Apart from feeling some guilt about the plight of the fleeing sheep, I enjoyed a beautiful morning walk with wisps of mist in front of some of the hills with the rest of the peaceful valley bathed in sunshine.  It was already T-shirt weather, despite a cool night.

After the short sealed road section, came a long stretch of old logging tracks through mostly regrowth pine forest.  It was a bit scrappy and boggy in parts, with the route chosen to avoid a forestry road, perhaps unnecessarily. In one of the bogs, I badly misjudged the depth of the mud and before I knew it was sinking to calf level and in fear of having my shoes sucked off.  I finally extracted myself and was lucky that the Broad River crossing came soon after (see above).

From there, the trail returned to civilisation, crossing the Derwent River just below Lake Repulse and the Repulse Power Station.  There followed a long hot walk along a baked clay road to Ouse. The scenery was pleasant and the road pretty much deserted, but it was hard work and I was sweating buckets.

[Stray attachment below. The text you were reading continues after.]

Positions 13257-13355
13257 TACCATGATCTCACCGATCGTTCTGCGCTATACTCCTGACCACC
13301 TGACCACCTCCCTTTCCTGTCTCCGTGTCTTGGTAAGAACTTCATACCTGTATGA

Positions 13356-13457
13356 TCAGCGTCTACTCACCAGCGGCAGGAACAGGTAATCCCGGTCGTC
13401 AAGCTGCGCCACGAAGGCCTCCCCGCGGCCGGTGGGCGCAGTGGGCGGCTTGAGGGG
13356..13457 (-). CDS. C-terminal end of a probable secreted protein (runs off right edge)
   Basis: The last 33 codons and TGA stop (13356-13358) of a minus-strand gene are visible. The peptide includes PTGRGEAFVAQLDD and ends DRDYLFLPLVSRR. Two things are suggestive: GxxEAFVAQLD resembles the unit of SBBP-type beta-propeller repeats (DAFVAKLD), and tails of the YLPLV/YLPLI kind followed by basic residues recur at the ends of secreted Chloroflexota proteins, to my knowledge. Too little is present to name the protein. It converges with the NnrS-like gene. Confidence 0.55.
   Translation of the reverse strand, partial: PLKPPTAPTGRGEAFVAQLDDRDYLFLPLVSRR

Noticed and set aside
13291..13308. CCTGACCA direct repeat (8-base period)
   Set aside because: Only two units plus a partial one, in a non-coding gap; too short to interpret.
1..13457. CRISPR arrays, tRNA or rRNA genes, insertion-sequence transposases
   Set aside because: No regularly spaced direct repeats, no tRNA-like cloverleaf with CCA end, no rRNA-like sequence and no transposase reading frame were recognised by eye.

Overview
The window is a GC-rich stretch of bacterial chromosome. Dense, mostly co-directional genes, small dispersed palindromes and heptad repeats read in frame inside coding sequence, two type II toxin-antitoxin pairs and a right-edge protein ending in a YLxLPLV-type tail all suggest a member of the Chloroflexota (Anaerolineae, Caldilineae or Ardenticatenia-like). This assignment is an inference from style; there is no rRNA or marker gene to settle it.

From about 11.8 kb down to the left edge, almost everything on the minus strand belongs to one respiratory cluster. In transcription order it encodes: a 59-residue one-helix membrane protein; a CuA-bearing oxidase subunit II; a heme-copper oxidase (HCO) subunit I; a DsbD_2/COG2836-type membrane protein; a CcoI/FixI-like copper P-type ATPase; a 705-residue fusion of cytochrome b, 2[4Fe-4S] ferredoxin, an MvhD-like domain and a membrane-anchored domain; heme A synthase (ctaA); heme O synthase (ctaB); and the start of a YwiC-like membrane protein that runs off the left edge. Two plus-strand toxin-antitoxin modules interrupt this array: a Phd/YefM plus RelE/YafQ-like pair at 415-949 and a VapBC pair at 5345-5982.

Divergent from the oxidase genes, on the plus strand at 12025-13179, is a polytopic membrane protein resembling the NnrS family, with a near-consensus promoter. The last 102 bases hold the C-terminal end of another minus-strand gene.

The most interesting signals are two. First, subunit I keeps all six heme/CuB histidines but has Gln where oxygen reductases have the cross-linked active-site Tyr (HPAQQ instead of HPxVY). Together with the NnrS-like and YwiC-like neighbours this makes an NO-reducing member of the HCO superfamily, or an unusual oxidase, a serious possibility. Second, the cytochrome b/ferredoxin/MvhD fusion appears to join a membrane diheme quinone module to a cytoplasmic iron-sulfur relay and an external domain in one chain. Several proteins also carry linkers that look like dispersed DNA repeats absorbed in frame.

Happily, I reached the tiny village of Ouse, my goal for the day, at 3:30pm and quickly bought an ice-cream and cold Diet Coke at the town store, which I consumed in the shaded town bus shelter.  Later, I struck out for both accommodation and a meal at the town pub, so had an early dinner at the town roadhouse and then trekked the 0.5km to the former town sports field, now used as a campsite for the TT and for grazing sheep.  The camping facilities are good, and I'm happy.  

There's a severe weather warning for tomorrow, with gale force winds preceding a cold front bringing rain and snow down to 800m.  No doubt I'll soon be dreaming of T-shirt hiking again.